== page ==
I'm a woman in my early 20s and I feel mostly burnt out, and like I don’t have time for myself (not that I know what I’d do with that time to/for myself). My brain is constantly occupied, looping, feeling conscious, waiting - it’s always waiting. Waiting for something to happen - an asteroid to hit the earth, some fire to get lit somewhere near me, time to stop, a message to come, someone (anyone) to express their deep loving feelings for me, something to save me (with the heightened awareness that nothing is going to, and that I don’t need it in the first place), some long awaited reward, recognition to come my way and affirm importance to and for my life -- really just something, honestly anything. And the thing is, that these things do happen - everyday, all the time. I can barely feel them when they do. They fly away before I am able to register them. My boss gives me praise, my friends express love and concern, my dog does something cute, I get sent an exciting nude - and the feelings that come with it disappear the moment they appear and I’m left again - abandoned and bored. I expect people to tell me that it is mindfulness and self-love which is what I’m in need of to stop feeling this way. So here’s what I’ve tried - walking 20 minutes everyday without music to hear the sounds of the world, deep breathing for 10 every morning, reading, and writing. And a lot of times it works - it really really helps. But it doesn’t take too long before the next social media storm, a bunch of sweet texts from friends, or a pressing concern at work doesn’t completely take me away from my body and straight into my head. It’s constant regulation - every time, my mind wanders - I have to bring it back to my bodily sensations which is especially hard when there seems to be some mentally heavy work to be done. How, then, can I feel time instead of letting it blur past me? And when will feeling time stop being agonisingly boring? Where's the sweet spot? :(
Congratulations! You just put into words what every single person has been feeling off late. The need for constant stimulation, the constant stimulation itself, the fleeting feeling of satisfaction, the frustration when the “thing” didn’t fill the void we were hoping to fill, and the ultimate emptiness - it's all a vicious cycle.
Maybe it’s that social media has trained us to receive instant gratification when we hit refresh on our feed and something new reliably pops up - something that doesn’t happen in real life; maybe it’s our shrinking attention span as pointed out by many scientific studies; maybe it’s that we have trained to look for the next big thing in our life, instead of learning to enjoy the quiet “normal” moments. Probably a mix of it all, right? It doesn't help that the capitalist nature of our society encourages us to make every moment “count”, and not being “productive” is seen as a personal and moral failing.
Well, firstly, you are already on the right track. You are taking time out of your day to just be with your thoughts (which would have likely been our first suggestion to you). And yup, it doesn’t and will not work every time. Sometimes our thoughts are too chaotic; sometimes something is looming in the back of our minds that we cannot ignore (like a deadline at work or a personal crisis); sometimes we just didn’t get those twenty minutes to ourselves as we had planned and hoped. Maintaining mindfulness for all your waking hours is hard - if not impossible. Additionally, consider just sitting with the boredom, chaos, exhaustion and discomfort. These “negative” feelings are not always negative necessarily, and are often just unfixable and a part of life. We just have to get better at being comfortable with the discomfort.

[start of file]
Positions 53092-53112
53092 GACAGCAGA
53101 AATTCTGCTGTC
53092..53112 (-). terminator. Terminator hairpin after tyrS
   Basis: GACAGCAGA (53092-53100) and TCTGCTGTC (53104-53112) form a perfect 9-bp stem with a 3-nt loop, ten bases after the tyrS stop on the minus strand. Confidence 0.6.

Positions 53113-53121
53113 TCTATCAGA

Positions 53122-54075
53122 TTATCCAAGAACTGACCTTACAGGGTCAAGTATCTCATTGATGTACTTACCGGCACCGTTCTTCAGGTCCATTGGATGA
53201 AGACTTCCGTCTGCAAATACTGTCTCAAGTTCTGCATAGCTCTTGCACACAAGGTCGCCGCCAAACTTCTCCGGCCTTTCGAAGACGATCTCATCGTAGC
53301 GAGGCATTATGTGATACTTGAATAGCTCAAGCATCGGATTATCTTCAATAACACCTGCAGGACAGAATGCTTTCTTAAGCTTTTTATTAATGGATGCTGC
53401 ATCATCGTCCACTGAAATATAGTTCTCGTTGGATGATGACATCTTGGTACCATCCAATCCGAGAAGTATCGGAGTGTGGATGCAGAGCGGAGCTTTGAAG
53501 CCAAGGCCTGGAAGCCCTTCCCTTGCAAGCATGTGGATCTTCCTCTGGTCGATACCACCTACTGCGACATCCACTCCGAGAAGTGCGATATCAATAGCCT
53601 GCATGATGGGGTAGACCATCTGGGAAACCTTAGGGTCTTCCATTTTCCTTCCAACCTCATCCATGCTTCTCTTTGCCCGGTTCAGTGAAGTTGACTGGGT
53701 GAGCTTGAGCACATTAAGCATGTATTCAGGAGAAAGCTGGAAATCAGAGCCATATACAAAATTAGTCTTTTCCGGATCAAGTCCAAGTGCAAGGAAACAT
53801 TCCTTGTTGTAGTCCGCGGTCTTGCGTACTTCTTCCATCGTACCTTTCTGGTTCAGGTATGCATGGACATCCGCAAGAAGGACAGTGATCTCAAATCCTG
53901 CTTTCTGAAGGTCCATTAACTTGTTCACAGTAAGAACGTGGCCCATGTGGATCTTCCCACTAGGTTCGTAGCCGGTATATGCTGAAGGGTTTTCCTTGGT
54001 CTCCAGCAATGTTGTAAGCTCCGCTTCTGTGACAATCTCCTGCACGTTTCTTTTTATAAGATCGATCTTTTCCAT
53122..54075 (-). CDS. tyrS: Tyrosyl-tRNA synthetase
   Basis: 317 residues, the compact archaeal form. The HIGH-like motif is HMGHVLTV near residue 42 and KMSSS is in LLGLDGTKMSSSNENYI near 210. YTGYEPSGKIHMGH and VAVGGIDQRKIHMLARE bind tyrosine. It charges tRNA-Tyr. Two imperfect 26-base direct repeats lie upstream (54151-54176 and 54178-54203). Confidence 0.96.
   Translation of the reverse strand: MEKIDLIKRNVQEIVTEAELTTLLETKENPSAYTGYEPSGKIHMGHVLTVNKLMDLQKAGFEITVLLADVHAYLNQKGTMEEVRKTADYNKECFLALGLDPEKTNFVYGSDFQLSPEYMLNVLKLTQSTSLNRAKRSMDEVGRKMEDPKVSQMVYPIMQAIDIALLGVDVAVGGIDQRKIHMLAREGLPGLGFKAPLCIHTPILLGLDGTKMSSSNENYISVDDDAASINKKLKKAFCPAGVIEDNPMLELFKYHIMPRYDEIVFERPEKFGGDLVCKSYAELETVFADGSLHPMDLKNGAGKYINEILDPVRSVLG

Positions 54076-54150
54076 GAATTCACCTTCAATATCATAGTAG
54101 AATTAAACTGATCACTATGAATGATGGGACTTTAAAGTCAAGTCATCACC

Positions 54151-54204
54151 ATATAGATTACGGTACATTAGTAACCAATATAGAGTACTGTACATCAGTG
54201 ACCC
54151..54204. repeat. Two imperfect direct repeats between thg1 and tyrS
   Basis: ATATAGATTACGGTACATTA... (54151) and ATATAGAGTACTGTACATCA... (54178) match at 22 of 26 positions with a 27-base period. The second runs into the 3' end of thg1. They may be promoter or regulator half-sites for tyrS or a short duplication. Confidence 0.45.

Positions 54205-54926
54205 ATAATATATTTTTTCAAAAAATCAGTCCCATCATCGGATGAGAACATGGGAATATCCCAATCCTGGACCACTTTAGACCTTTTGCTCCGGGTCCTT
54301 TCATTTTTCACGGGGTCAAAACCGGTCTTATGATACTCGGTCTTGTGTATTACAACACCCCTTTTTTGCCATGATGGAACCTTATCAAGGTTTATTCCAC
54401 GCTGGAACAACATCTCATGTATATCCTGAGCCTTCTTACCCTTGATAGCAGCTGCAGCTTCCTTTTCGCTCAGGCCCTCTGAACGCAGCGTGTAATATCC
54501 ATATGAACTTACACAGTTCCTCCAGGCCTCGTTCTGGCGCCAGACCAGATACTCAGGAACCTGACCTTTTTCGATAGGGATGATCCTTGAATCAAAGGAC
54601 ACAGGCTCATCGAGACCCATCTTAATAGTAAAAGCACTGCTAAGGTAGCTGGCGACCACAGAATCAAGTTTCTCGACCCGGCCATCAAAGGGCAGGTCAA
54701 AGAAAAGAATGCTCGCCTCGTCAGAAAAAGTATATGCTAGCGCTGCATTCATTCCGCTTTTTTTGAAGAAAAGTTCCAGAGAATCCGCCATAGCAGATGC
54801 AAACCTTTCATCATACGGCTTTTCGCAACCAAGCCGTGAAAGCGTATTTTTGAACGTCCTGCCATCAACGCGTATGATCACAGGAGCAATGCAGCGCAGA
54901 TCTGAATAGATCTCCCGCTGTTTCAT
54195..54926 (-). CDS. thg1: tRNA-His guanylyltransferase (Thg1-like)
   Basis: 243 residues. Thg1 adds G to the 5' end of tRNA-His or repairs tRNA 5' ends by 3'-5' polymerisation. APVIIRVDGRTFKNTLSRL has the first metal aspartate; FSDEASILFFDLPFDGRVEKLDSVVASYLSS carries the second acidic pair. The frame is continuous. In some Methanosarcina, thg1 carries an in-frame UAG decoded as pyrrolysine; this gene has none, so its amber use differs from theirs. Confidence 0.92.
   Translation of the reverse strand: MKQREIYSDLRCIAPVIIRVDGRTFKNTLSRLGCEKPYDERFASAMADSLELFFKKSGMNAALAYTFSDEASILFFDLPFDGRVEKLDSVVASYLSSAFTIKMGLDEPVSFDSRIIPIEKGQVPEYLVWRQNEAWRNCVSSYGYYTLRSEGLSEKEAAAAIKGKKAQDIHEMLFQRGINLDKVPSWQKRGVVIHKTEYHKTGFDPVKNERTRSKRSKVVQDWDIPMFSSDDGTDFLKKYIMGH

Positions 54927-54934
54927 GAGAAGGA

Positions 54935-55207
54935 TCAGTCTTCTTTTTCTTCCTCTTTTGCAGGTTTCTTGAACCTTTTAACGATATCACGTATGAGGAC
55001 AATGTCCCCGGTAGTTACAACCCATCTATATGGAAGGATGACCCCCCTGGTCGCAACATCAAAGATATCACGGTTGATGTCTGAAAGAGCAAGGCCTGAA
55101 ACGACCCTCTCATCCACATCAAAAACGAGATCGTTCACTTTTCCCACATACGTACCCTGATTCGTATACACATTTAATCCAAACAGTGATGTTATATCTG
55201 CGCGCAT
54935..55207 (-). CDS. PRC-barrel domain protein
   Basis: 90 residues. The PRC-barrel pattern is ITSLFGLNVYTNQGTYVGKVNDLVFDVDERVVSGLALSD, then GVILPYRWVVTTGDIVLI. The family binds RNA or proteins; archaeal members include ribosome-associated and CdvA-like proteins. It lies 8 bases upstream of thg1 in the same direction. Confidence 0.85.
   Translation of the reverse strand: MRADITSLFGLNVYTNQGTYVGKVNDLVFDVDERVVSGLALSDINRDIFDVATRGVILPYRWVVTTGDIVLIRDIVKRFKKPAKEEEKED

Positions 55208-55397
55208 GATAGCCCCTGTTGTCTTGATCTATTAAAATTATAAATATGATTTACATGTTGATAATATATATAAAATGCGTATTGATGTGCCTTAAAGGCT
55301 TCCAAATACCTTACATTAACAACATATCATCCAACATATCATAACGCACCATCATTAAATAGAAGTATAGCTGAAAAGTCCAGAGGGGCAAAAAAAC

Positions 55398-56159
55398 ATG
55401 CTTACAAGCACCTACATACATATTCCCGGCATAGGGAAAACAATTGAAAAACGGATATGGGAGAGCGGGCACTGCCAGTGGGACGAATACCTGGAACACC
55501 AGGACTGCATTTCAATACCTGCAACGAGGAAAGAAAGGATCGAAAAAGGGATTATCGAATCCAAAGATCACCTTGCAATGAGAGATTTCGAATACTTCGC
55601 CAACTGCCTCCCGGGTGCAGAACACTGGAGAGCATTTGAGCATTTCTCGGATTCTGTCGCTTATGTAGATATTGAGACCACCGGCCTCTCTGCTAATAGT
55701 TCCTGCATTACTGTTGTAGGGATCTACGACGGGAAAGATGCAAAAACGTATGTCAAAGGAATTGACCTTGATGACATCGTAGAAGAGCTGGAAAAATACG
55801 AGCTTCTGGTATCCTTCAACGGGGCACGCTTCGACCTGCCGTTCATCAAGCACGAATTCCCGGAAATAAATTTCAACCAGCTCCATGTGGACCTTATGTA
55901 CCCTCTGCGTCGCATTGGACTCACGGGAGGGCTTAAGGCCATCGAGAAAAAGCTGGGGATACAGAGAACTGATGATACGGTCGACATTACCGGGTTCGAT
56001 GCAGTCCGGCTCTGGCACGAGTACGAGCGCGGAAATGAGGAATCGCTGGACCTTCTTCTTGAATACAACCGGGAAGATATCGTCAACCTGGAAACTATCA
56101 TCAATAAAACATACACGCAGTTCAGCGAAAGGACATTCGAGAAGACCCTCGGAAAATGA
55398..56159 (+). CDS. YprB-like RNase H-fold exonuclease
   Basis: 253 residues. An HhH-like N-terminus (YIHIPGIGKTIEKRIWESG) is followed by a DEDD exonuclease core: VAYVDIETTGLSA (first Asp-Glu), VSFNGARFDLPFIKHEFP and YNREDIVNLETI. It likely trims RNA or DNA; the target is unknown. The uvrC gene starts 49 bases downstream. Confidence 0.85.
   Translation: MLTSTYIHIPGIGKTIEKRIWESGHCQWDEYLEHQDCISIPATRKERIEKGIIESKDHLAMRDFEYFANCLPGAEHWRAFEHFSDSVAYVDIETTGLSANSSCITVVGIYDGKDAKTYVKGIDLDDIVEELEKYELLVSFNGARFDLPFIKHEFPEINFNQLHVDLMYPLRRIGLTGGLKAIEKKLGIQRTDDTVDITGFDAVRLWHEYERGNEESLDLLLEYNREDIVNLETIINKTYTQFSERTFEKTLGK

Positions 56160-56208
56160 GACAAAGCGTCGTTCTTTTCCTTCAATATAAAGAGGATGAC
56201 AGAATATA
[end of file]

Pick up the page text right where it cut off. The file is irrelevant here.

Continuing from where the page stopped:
Don’t be too harsh on yourself when a notification on your phone distracts you - they were designed that way, and a handful of product engineers at big tech companies make good money to ensure that it works every time. Depending on the kind of person you are, there are several tactics you can experiment with to see what helps with the passage of time feeling less boring. The obvious ones would be journaling, doodling, quitting social media and timed mini-breaks in between your routine, instead of just one big one in the morning. While these are not revolutionary ideas, so many people subscribe to them because they do work.
You can customize it to something that suits you. You talked about bringing it back to your bodily sensation - so if you have a desk job, perhaps every hour, you do one set of stretch exercises. Every time something makes you smile (boss’s praise, your dog’s silliness, an exciting nude), you use tally marks to indicate something good happened, and see how quickly they accumulate over a week, month or year. Even if you don’t go off social media completely, maybe you leave your phone in another room for 20 minutes after your work day is over and spend the time doing something else that holds your attention like cooking, reading, doing origami - literally anything that makes you feel stimulated away from a screen. Your early 20s is even a great time to get into a new hobby! These are just a few suggestions of goal oriented ways in which you can feel time, instead of just let it blur - at least when you are doing these specific things.
Even with all that we have written, the passage of time will sometimes feel boring, and nothing will excite us. Our highs will leave us numb, even though we were expecting lasting life altering experiences. There isn’t one sweet spot for us to tell you about (or at least we haven’t found it), but there are indeed ways to feel less numb and more in-tune with ourselves. We hope you will continue to listen to what your body and mind need, and customize a way to make most, if not all your days, a little more meaningful than the last.
The Second Puberty